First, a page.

• There are so many different types of dementia that to try and depict them as a group with a singular abstraction would be to deny them any identity, so I know this isn’t the only way to try and portray them. Most of the ‘users’ are fully compus mentis, only one has ‘lost-it’, so I understand your comment about your father in law. I did think about abstracting hands and did take a series of them – it didn’t get a lot of positive comment from my tutor as it showed ‘too much emphasis on the art and craft” and missing the point of the ‘Echoes Group’.
      Your idea about painters would suggest that their unique signature (of applying paint) is an autograph is some way, which would mean that these images would need ‘my autograph’ when I need a way to provide an individuality to each of the users???

      • I’m not at all one of those artist that wants an autographic kind of mark! What does “gesture and meaning” actually mean then, if gesture isn’t a part of it? I had this notion it involved photographing people who were making gestures that allowed one to understand the narrative involved better? I know nothing about photographing people though (obviously!)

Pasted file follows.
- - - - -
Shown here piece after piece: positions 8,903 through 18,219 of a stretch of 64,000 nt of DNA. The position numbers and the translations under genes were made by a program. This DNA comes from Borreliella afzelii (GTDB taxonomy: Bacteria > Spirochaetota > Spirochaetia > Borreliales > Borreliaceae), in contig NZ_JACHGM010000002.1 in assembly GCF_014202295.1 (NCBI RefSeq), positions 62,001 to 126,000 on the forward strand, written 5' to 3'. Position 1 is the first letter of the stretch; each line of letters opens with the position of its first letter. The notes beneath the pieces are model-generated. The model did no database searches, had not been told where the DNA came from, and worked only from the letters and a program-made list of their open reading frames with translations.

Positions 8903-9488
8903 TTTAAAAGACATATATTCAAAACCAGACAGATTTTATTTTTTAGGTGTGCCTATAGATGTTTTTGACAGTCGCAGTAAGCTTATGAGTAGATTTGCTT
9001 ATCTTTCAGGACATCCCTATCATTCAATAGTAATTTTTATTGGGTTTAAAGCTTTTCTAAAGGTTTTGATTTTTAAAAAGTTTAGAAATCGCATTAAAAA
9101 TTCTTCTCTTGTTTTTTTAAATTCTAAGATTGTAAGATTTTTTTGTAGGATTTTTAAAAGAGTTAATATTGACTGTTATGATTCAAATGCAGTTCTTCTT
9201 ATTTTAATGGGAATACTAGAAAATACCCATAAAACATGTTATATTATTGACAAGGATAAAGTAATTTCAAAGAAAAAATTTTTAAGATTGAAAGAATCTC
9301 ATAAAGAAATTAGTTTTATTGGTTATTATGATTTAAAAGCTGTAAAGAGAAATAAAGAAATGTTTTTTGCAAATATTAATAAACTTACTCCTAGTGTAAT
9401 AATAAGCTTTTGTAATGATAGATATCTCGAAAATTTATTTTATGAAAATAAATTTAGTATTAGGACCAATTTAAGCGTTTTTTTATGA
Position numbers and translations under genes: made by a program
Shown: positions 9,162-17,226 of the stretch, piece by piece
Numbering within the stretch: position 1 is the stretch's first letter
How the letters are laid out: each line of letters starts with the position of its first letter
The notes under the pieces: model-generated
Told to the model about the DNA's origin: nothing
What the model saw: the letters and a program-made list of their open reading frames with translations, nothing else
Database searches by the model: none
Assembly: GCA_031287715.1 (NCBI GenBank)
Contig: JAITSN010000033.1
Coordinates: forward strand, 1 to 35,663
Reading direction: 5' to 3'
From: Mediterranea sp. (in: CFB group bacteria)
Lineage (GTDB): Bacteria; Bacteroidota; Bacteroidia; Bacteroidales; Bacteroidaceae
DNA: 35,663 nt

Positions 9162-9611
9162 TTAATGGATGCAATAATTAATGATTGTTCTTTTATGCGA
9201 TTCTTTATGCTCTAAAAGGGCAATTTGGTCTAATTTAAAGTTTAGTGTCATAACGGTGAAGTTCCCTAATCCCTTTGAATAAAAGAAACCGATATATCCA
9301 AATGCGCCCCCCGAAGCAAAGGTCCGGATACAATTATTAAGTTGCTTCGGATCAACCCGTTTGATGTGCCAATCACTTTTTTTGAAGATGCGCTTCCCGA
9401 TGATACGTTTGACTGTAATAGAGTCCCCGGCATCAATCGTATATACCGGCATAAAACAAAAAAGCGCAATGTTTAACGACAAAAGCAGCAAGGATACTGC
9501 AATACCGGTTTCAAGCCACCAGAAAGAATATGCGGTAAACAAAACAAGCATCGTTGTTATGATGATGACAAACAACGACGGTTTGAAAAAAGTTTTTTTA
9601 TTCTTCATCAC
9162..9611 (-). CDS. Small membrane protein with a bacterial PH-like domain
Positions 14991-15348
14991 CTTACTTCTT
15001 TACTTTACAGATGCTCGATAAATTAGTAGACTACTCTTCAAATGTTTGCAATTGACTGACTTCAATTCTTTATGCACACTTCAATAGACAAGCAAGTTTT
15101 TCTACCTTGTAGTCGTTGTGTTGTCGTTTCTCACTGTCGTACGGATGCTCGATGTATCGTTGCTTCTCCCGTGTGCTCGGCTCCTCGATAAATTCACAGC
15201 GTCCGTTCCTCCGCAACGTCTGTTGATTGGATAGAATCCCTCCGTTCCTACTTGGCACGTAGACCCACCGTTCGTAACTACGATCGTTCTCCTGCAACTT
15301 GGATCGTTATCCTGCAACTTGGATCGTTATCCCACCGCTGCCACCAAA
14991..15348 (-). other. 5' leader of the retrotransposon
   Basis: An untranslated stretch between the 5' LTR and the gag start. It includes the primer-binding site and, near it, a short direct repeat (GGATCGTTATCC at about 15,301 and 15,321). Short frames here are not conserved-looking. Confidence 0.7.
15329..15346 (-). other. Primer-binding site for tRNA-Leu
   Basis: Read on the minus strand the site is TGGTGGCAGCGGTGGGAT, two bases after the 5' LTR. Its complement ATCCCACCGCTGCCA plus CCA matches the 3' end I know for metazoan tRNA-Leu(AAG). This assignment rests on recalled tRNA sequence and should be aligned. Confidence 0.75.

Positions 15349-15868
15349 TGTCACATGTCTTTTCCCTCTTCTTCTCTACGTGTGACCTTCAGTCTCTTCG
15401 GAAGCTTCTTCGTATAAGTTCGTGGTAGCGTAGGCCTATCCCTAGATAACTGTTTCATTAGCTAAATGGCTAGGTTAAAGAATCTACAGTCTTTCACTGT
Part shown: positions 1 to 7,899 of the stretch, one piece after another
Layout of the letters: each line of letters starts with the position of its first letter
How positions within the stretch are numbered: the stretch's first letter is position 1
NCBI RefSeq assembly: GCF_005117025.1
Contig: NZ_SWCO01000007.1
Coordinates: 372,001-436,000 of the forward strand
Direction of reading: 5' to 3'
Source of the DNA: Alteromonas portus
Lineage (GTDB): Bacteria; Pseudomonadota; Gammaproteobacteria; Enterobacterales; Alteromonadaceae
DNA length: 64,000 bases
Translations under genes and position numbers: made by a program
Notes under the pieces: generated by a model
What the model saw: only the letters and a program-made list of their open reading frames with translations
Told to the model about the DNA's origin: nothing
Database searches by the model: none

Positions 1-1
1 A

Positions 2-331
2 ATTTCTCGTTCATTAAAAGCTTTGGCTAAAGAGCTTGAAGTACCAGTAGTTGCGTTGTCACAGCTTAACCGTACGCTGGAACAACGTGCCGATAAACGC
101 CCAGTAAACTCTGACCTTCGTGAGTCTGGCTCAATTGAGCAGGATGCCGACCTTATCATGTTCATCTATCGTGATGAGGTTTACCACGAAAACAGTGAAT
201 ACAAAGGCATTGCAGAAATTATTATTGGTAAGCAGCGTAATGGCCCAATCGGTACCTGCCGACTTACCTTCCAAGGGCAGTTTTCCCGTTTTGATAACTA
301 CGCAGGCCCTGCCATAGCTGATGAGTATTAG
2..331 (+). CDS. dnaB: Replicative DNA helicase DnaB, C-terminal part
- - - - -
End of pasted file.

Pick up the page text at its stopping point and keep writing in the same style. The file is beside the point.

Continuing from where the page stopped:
• Not entirely sure whether the G&M is as you put it. It does deal with the person, the body and issues related to it, there is a description on the OCA web-site somewhere. Gesture is part of it, it’s just there are various ways to make gestures – I haven’t read all the course in any great detail, but the various subjects provide lots of really interesting research which I’m enjoying immensely – the tutor isn’t happy about how quick I am to get work out though…. I want to get to understand more about what I’m getting into, rather than rush through and I can feel a bit of tension arising…

  2. Would each pixellation be enough to still give a sense of them as individuals in their own right? I like Anne’s idea of hands. Also, what if there’s a favourite item each of them always has – a watch, ring etc.

    • Yes, Catherine I suppose that I could redact further and further until I achieved just a tone, which in many ways would be the same as the arbitrary 24 X 42 pixels I used. MMmmm! My project with the group, which starts next week, will focus on an autobiographical piece that will use personal memorabilia – so, yes I agree.